Skip to comments.Stop. Put down the cup. Six new bugs found in OpenSSL – including a hole for snoopers
Posted on 06/05/2014 11:09:28 AM PDT by ShadowAce
OpenSSL today pushed out fixes for six security vulnerabilities including a flaw that enables man-in-the-middle (MITM) eavesdropping on encrypted connections, and another that allows miscreants to drop malware on at-risk systems.
A DTLS invalid fragment bug (CVE-2014-0195, affects versions 0.9.8, 1.0.0 and 1.0.1) can be used to inject malicious code into vulnerable software on apps or servers. DTLS is more or less classic TLS encryption over UDP rather than TCP, and is used to secure live streams of video, voice chat and so on.
However an SSL/TLS MITM vulnerability (CVE-2014-0224, potentially affects all clients, and servers running 1.0.1 and 1.0.2-beta1) is arguably worse, as an advisory from OpenSSL explains:
An attacker using a carefully crafted handshake can force the use of weak keying material in OpenSSL SSL/TLS clients and servers. This can be exploited by a man-in-the-middle (MITM) attack where the attacker can decrypt and modify traffic from the attacked client and server.
The attack can only be performed between a vulnerable client *and* server. OpenSSL clients are vulnerable in all versions of OpenSSL. Servers are only known to be vulnerable in OpenSSL 1.0.1 and 1.0.2-beta1. Users of OpenSSL servers earlier than 1.0.1 are advised to upgrade as a precaution.
The CVE-2014-0224 MITM bug has existed since the very first release of OpenSSL, according to Masashi Kikuchi, the Japanese security researcher who unearthed the flaw.
The DTLS flaw has also given security experts the fear. "The OpenSSL DTLS vulnerability dates from April, but is reported today. It may allow remote-code execution (OpenSSL DTLS is still a nightmare)," noted computer-science professor Matthew Green in a Twitter update.
"This OpenSSL vuln is an example of the kind of subtle protocol bug that LibreSSL's (admirable) fork is not likely to fix."
Users and administrators are advised to check their systems for updates; patched builds of OpenSSL are available from the major Linux distros, for instance.
"The good news is that attacks [exploiting CVE-2014-0224] need a man-in-the-middle position against the victim, and that non-OpenSSL clients (IE, Firefox, Chrome on Desktop and iOS, Safari etc) aren't affected," Adam Langley, a senior software engineer at Google, published on his personal blog today.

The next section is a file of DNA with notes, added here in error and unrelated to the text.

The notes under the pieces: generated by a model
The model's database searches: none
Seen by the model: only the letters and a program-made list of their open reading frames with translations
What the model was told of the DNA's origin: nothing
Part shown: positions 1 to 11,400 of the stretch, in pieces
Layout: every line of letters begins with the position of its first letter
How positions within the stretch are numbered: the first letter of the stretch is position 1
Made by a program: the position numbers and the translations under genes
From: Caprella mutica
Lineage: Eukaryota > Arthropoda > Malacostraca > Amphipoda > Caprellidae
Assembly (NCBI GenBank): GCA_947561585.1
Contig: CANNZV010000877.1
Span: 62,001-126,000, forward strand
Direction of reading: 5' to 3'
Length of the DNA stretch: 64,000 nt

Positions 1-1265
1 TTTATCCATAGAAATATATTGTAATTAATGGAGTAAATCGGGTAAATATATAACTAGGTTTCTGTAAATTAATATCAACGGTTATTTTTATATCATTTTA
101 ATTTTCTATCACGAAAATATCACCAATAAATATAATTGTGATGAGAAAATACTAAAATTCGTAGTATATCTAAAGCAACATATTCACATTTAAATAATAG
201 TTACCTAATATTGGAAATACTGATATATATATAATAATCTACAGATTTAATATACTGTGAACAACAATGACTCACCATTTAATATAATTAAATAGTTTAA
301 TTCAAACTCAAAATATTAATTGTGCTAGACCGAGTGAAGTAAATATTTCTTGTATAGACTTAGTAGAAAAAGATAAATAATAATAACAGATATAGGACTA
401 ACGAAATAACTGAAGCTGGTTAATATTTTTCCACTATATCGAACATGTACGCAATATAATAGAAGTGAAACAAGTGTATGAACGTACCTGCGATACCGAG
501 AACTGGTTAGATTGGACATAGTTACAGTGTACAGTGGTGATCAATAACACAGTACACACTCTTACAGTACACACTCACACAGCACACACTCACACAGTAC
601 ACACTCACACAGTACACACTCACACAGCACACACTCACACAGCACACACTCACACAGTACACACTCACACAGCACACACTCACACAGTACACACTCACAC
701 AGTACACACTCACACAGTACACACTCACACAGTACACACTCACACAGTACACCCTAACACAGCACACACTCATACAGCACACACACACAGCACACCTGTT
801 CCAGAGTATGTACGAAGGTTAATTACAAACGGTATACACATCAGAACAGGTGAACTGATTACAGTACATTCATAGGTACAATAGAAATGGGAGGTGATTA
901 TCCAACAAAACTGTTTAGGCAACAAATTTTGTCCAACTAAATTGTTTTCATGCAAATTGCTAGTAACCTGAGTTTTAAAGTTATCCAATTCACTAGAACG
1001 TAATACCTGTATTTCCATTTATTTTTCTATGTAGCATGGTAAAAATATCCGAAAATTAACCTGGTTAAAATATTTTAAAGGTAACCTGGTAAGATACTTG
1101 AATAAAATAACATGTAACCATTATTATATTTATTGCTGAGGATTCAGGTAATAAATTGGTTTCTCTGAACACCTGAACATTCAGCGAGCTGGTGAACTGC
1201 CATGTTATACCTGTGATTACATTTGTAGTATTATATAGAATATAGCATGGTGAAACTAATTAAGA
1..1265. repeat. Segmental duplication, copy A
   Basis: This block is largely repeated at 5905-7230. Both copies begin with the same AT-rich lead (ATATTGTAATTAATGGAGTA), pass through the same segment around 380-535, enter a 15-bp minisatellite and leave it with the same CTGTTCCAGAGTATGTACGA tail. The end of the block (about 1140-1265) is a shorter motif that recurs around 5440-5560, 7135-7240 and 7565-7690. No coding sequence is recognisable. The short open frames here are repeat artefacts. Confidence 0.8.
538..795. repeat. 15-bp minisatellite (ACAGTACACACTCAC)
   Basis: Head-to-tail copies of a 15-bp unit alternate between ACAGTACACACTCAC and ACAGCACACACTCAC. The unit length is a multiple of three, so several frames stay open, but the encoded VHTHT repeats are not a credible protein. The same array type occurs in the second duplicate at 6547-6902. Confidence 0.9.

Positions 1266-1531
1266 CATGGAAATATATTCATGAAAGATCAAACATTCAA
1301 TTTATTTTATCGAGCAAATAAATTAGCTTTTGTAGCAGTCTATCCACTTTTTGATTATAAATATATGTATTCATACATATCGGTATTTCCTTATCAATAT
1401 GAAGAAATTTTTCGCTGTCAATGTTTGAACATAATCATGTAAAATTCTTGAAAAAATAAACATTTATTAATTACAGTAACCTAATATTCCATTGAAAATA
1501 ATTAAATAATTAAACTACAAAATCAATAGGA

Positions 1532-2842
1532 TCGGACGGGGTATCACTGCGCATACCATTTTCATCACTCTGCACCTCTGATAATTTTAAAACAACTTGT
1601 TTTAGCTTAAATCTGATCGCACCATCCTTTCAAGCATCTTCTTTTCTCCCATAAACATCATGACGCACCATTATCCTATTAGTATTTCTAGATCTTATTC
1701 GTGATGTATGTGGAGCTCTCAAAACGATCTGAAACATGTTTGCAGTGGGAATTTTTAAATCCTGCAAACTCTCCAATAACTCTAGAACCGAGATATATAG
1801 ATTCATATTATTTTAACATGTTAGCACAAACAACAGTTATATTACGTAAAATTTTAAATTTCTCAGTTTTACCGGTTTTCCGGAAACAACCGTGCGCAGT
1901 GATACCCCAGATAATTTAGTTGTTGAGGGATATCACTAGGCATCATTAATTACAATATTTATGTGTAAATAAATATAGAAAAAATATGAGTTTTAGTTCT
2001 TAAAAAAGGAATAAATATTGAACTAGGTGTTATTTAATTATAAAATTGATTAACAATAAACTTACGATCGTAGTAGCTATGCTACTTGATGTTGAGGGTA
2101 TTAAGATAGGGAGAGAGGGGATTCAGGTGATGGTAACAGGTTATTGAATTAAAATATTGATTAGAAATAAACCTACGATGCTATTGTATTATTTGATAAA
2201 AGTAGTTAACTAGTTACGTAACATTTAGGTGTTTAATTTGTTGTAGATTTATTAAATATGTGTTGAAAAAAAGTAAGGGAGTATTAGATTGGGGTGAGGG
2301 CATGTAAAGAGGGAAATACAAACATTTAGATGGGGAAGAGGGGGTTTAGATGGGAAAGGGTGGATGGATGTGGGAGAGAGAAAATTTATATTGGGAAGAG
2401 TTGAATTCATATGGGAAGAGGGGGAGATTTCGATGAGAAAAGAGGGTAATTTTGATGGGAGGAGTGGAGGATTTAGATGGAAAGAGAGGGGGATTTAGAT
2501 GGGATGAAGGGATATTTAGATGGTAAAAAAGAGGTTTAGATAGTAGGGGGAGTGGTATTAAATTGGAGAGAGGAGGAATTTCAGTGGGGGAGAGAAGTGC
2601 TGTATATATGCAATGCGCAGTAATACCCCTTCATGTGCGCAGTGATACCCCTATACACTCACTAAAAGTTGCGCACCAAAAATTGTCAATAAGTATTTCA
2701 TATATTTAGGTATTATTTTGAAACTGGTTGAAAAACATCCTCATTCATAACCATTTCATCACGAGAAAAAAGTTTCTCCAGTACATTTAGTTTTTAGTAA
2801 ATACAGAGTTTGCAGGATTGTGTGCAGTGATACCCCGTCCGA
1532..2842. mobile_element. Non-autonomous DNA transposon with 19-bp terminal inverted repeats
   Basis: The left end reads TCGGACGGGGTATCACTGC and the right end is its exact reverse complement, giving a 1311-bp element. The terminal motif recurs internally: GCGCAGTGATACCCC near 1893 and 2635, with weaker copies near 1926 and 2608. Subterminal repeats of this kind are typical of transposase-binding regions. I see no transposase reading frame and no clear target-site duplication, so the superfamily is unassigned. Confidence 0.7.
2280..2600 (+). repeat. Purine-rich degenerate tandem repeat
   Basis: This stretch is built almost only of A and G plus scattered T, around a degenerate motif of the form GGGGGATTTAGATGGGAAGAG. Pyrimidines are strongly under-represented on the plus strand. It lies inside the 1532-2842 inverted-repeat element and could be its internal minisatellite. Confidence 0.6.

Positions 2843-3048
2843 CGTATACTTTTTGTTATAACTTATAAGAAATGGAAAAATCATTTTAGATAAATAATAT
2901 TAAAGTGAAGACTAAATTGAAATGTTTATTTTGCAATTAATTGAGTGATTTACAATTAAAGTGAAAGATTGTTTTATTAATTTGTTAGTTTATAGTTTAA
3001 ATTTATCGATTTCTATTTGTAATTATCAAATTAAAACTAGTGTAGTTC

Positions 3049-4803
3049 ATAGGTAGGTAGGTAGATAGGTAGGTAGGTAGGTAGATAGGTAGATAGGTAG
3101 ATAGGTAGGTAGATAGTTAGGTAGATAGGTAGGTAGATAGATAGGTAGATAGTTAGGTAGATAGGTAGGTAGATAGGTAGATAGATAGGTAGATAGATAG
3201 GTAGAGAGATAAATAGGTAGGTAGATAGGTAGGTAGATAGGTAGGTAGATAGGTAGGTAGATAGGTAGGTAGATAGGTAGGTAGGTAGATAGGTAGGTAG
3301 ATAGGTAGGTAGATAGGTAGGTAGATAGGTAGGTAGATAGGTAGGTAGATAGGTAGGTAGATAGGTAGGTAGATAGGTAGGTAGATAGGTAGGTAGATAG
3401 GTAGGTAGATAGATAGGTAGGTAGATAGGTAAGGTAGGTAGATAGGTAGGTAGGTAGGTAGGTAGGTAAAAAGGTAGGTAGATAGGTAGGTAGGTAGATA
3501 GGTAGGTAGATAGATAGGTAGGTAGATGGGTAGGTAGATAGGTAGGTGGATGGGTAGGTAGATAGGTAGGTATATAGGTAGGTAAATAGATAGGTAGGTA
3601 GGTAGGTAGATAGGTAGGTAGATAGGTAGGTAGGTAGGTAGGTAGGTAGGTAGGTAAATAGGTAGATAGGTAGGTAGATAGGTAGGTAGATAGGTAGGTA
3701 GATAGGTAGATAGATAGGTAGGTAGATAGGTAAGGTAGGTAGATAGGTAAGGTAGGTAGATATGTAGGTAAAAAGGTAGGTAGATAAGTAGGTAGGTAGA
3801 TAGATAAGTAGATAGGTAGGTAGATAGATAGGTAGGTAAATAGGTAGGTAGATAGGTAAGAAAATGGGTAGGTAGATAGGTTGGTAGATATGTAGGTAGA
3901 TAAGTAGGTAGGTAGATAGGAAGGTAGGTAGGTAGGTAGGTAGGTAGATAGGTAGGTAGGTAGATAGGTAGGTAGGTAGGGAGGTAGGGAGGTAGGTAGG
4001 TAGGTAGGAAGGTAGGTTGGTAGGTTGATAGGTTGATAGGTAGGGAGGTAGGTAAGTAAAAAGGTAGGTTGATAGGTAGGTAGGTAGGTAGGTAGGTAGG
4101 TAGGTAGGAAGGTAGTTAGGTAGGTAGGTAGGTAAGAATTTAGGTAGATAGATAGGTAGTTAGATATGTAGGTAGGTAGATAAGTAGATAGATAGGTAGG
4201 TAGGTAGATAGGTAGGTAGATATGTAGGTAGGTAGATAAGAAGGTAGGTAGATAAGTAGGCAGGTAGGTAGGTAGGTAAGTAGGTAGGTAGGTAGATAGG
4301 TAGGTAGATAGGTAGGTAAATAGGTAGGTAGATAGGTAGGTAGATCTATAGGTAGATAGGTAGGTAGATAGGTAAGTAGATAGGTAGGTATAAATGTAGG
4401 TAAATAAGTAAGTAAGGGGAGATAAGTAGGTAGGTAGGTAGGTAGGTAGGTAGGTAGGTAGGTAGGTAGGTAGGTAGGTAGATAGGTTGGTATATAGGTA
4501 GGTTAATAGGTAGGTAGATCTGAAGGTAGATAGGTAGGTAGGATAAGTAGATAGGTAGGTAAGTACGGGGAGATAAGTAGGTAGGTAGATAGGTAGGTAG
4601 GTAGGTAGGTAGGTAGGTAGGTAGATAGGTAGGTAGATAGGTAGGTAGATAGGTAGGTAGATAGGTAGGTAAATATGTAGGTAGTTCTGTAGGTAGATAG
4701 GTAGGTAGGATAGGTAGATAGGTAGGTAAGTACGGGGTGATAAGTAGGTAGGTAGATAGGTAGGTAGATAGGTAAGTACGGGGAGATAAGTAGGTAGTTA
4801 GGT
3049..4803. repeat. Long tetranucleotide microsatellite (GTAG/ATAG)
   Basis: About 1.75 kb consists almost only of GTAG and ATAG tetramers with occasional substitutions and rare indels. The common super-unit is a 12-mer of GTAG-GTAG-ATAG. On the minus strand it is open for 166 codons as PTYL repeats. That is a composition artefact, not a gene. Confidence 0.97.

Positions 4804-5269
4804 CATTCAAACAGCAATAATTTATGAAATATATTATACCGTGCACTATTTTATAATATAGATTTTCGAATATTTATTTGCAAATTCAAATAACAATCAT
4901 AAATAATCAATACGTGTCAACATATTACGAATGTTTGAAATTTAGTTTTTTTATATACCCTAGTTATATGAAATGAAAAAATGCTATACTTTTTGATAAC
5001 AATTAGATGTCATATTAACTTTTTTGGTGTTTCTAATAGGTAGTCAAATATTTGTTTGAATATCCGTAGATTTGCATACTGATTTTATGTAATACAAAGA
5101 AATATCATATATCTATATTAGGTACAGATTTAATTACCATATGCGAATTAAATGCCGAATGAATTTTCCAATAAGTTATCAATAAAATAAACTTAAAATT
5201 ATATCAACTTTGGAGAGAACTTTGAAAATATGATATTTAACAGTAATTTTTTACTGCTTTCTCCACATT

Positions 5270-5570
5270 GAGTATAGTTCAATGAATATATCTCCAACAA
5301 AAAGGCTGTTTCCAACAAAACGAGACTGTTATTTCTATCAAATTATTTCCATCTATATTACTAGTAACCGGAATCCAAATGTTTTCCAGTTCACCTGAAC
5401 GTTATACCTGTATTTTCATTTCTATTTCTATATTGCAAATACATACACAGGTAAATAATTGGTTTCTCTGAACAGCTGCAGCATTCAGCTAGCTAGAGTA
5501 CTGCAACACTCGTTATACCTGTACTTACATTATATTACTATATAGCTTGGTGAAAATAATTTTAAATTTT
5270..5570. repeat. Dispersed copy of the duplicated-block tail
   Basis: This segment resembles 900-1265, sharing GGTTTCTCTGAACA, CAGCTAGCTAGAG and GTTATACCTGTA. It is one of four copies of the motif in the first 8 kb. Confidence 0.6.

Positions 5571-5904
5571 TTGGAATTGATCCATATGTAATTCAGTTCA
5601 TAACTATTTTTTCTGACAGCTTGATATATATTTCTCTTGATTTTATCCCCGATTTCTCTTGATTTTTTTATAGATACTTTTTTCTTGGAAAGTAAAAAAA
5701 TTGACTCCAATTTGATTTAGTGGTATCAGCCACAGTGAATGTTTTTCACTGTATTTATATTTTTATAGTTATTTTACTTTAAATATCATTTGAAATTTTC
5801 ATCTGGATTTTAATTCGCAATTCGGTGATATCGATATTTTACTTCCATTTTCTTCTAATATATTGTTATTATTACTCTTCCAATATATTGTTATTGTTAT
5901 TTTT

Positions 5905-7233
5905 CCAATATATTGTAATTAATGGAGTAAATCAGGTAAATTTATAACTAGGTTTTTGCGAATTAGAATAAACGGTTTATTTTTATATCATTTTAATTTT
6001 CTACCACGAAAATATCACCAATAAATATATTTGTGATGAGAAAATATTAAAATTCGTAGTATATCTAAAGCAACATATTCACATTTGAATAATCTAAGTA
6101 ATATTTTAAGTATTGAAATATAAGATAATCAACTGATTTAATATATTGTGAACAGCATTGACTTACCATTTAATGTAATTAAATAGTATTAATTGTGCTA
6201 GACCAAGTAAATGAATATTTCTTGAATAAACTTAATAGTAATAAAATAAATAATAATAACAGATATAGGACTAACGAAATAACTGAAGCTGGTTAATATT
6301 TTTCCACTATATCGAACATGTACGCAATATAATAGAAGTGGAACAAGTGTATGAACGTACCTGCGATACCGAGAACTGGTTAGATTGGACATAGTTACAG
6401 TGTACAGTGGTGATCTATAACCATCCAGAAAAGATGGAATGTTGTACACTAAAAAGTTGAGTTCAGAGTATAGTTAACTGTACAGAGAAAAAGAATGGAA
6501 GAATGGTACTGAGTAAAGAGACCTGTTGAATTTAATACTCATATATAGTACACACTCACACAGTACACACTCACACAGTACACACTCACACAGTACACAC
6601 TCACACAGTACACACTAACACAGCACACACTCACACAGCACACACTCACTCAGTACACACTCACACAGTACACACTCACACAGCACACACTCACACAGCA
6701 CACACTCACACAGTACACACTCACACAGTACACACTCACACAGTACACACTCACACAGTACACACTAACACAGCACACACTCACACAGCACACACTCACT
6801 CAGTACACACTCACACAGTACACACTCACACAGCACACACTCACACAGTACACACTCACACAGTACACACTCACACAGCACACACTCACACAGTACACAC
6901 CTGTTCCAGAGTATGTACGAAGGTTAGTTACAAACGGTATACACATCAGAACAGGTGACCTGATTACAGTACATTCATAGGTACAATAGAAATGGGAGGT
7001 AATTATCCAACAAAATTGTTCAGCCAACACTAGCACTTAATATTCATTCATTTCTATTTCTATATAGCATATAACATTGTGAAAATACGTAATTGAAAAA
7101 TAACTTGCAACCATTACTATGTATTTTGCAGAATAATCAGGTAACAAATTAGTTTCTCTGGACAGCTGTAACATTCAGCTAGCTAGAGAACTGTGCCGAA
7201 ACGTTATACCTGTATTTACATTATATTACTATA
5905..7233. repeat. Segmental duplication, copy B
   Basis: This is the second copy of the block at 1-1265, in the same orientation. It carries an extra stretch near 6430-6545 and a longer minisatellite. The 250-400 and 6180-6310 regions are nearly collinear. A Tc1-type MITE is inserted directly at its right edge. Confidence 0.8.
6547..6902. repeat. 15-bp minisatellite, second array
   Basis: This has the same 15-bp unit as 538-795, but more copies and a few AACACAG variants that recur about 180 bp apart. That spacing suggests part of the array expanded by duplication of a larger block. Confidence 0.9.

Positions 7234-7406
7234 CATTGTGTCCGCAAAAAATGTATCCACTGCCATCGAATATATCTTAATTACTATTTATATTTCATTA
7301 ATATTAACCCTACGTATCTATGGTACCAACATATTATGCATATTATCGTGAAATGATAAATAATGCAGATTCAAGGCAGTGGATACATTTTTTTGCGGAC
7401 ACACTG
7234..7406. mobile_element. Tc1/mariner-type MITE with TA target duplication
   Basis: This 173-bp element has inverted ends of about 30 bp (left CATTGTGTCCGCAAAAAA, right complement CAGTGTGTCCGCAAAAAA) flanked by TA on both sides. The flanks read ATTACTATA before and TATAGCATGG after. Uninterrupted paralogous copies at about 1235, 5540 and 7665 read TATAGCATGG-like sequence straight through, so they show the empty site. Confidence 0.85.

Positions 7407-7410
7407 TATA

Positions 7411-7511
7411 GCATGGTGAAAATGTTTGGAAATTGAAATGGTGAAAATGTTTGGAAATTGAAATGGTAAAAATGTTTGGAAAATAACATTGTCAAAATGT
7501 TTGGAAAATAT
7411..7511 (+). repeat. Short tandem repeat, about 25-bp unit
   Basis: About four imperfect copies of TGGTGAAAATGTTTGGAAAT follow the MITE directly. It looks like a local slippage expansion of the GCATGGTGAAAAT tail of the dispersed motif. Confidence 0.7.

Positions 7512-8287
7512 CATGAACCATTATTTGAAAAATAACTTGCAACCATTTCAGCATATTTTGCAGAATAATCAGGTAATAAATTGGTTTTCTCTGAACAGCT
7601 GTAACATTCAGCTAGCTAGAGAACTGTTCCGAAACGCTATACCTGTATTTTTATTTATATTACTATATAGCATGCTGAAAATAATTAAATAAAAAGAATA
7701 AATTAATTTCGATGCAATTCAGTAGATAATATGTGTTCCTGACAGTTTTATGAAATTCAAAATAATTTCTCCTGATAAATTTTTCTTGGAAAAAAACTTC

"None the less, all OpenSSL users should be updating."
The advisory comes just weeks after the discovery of the infamous Heartbleed vulnerability.
Prof Green reckons none of the bugs would be easy to exploit the direct opposite of the password-leaking Heartbleed hole.
The other four fixes in the batch deal with denial-of-service-style vulnerabilities.
Nicholas J. Percoco, veep of strategic services at vulnerability management firm Rapid7, said a wide variety of servers and other internet-connected systems will need to be updated to guard against attackers exploiting these now-fixed bugs.
"The newly disclosed man-in-the-middle vulnerability disclosed in OpenSSL affects all client applications and devices that run OpenSSL when communicating to vulnerable servers of specific versions, but includes the most recent," Percoco explained.
"This likely contains the majority of systems on the internet given most rushed to upgrade OpenSSL after the Heartbleed disclosure in early April of this year. A man-in-the-middle attack is dangerous because it can allow an attacker to intercept data that was presumed encrypted between a client for example, an end user and a server eg, an online bank.
"This attack is also passive in nature and will may not be detected by the client, server or network-based security controls."
Prof Green added that unearthing multiple bugs in OpenSSL was essentially a welcome development, even though it may cause some unscheduled overtime for sysadmins in the short term.
"The sudden proliferation of OpenSSL bugs is to be expected and a good thing. Like finding dirty socks during spring cleaning," he said. ®
Translation for us low-tech guys. I’ve got Window 8. Am I OK?
To be honest, I do not know if Windows 8 uses OpenSSL or not.
From the article non-OpenSSL clients (IE, Firefox, Chrome on Desktop and iOS, Safari etc)
OpenSSL is almost exclusively Linux based unless you deliberately install OpenSSL in a Windows environment.
Regardless of your OS, you’re at risk if the site you visit uses OpenSSL to generate certificates or SSL connectivity.
Per the article;
The attack can only be performed between a vulnerable client *and* server.
So you would need to know what version of OpenSSL is used by the server your Win8 connects to. But being Windows...you're probably ok.